We have no government armed in power capable of contending with human passions unbridled by morality and religion. Our Constitution was made only for a religious and moral people. It is wholly inadequate for the government of any other.
Nip the shoots of arbitrary power in the bud, is the only maxim which can ever preserve the liberties of any people.
The jaws of power are always open to devour, and her arm is always stretched out, if possible, to destroy the freedom of thinking, speaking, and writing.
Government is instituted for the common good; for the protection, safety, prosperity, and happiness of the people; and not for profit, honor, or private interest of any one man, family, or class of men; therefore, the people alone have an incontestable, unalienable, and indefeasible right to institute government; and to reform, alter, or totally change the same, when their protection, safety, prosperity, and happiness require it.
Let us disappoint the Men who are raising themselves upon the ruin of this Country.
I answered that the die was now cast; I had passed the Rubicon. Swim or sink, live or die, survive or perish with my country was my unalterable determination.
Remember, democracy never lasts long. It soon wastes, exhausts, and murders itself. There never was a democracy yet that did not commit suicide.
The Revolution was effected before the War commenced. The Revolution was in the minds and hearts of the people; a change in their religious sentiments of their duties and obligations … This radical change in the principles, opinions, sentiments, and affections of the people, was the real American Revolution.
Children should be educated and instructed in the principles of freedom.
Be not intimidated… nor suffer yourselves to be wheedled out of your liberties by any pretense of politeness, delicacy, or decency. These, as they are often used, are but three different names for hypocrisy, chicanery and cowardice.
Liberty cannot be preserved without a general knowledge among the people, who have… a right, an indisputable, unalienable, indefeasible, divine right to that most dreaded and envied kind of knowledge, I mean the characters and conduct of their rulers.
There is danger from all men. The only maxim of a free government ought to be to trust no man living with power to endanger the public liberty.
It should be your care, therefore, and mine, to elevate the minds of our children and exalt their courage; to accelerate and animate their industry and activity; to excite in them an habitual contempt of meanness, abhorrence of injustice and inhumanity, and an ambition to excel in every capacity, faculty, and virtue. If we suffer their minds to grovel and creep in infancy, they will grovel all their lives.
No good government but what is republican… the very definition of a republic is ‘an empire of laws, and not of men.’
The moment the idea is admitted into society that property is not as sacred as the law of God, and that there is not a force of law and public justice to protect it, anarchy and tyranny commence.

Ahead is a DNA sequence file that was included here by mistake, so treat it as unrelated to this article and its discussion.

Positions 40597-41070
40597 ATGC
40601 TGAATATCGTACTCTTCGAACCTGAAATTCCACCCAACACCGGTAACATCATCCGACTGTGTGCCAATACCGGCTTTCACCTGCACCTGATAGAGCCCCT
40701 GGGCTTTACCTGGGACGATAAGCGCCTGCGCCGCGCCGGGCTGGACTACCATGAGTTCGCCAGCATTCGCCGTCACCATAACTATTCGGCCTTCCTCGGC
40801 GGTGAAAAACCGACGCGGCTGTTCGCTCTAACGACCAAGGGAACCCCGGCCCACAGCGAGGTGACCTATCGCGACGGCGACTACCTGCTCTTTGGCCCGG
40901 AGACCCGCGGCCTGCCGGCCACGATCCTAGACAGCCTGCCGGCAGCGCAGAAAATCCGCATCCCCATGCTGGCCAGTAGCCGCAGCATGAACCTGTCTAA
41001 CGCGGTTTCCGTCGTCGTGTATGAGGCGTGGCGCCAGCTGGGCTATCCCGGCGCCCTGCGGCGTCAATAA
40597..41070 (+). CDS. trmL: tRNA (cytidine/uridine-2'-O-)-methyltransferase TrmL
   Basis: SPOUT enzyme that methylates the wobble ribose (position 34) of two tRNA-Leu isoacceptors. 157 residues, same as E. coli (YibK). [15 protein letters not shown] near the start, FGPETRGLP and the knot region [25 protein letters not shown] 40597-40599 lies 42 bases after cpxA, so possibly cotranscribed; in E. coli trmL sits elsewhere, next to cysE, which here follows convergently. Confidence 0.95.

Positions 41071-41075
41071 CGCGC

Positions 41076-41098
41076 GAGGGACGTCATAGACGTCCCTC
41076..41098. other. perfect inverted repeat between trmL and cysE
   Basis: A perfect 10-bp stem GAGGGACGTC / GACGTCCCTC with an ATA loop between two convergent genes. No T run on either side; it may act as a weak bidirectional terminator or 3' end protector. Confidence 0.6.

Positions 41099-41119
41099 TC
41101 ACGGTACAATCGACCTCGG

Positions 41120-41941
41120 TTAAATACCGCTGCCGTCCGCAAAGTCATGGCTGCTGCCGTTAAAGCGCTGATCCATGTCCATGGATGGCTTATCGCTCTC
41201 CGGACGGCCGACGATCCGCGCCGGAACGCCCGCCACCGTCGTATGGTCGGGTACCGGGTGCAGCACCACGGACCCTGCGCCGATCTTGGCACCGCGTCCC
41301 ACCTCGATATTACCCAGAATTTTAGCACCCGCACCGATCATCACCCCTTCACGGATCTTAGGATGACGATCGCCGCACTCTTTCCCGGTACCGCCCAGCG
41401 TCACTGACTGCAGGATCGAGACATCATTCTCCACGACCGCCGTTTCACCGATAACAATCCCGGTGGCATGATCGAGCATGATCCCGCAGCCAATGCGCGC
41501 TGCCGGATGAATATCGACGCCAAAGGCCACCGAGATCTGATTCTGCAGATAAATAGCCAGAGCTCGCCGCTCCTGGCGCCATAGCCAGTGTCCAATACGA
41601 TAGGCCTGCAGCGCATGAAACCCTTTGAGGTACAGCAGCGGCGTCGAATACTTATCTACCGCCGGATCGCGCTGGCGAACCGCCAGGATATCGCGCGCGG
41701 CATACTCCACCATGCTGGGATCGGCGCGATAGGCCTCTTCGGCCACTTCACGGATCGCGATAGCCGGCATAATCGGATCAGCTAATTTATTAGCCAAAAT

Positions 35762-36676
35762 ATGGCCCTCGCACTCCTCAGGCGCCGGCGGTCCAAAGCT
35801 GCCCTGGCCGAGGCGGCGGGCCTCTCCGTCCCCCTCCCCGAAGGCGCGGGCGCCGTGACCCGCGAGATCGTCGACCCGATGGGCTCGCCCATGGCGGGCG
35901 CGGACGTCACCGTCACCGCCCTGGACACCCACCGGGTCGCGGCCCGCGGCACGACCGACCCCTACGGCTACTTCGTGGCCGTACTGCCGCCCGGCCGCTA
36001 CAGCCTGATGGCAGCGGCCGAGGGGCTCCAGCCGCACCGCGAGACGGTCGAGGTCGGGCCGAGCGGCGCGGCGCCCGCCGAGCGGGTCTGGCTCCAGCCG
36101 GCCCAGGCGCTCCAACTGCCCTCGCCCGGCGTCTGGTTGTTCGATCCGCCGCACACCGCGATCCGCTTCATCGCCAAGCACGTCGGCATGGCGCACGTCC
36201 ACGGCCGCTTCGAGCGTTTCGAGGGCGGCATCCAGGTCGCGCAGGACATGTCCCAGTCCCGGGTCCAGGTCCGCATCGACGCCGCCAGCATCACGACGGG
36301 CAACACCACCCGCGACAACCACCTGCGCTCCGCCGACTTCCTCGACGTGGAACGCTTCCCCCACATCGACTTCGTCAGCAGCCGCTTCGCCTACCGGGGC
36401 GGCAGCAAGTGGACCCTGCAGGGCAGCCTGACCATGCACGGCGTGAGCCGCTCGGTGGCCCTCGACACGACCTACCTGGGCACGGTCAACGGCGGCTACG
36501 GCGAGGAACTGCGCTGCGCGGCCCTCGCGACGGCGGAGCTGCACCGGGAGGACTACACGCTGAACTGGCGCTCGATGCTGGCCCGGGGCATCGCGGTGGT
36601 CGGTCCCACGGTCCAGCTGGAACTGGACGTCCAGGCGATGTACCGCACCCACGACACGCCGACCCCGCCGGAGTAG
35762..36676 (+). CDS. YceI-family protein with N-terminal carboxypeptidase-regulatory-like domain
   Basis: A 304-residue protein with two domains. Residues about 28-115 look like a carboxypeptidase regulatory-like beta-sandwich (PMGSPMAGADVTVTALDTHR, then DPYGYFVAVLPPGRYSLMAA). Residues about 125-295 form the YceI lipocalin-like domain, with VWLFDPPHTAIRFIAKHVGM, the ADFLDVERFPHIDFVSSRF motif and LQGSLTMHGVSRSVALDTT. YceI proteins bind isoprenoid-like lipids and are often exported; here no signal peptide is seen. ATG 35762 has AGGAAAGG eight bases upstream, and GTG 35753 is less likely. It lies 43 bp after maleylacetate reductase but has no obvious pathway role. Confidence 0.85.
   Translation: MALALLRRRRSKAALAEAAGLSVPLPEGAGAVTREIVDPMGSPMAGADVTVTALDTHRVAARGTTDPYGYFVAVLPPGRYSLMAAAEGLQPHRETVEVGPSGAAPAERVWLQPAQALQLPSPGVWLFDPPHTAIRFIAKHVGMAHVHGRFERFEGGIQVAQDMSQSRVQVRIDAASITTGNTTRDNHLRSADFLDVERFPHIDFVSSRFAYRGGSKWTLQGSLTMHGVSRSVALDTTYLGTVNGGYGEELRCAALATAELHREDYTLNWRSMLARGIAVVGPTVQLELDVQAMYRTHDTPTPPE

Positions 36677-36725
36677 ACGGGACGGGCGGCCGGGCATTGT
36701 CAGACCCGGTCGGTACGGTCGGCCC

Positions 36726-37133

You have rights antecedent to all earthly governments: rights that cannot be repealed or restrained by human laws; rights derived from the Great Legislator of the universe.
Fear is the foundation of most governments; but it is so sordid and brutal a passion, and renders men in whose breasts it predominates so stupid and miserable, that Americans will not be likely to approve of any political institution which is founded on it.
Facts are stubborn things; and whatever may be our wishes, our inclinations, or the dictates of our passion, they cannot alter the state of facts and evidence.
Twenty times in the course of my late reading have I been on the point of breaking out, “This would be the best of all possible worlds, if there were no religion in it!!!” But in this exclamation I would have been as fanatical as Bryant or Cleverly. Without religion this world would be something not fit to be mentioned in polite company, I mean hell.
Statesmen, my dear Sir, may plan and speculate for liberty, but it is religion and morality alone, which can establish the principles upon which freedom can securely stand. The only foundation of a free Constitution is pure virtue, and if this cannot be inspired into our People in a greater Measure than they have it now, they may change their rulers and the forms of government, but they will not obtain a lasting liberty.
The happiness of society is the end of government.
The way to secure liberty is to place it in the people’s hands, that is, to give them the power at all times to defend it in the legislature and in the courts of justice.
Because power corrupts, society’s demands for moral authority and character increase as the importance of the position increases.
When I went home to my family in May, 1770, from the town meeting in Boston, which was the first I had ever attended, and where I had been chosen in my absence, without any solicitation, one of their representatives, I said to my wife, “I have accepted a seat in the House of Representatives, and thereby have consented to my own ruin, to your ruin, and to the ruin of our children. I give you this warning, that you may prepare your mind for your fate.” She burst into tears, but instantly cried out in a transport of magnanimity, “Well, I am willing in this cause to run all risks with you, and be ruined with you, if you are ruined.” These were times, my friend, in Boston, which tried women’s souls as well as men’s.
Be not intimidated…nor suffer yourselves to be wheedled out of your liberties by any pretense of politeness, delicacy or decency. These, as they are often used, are but three different names for hypocrisy, chicanery and cowardice.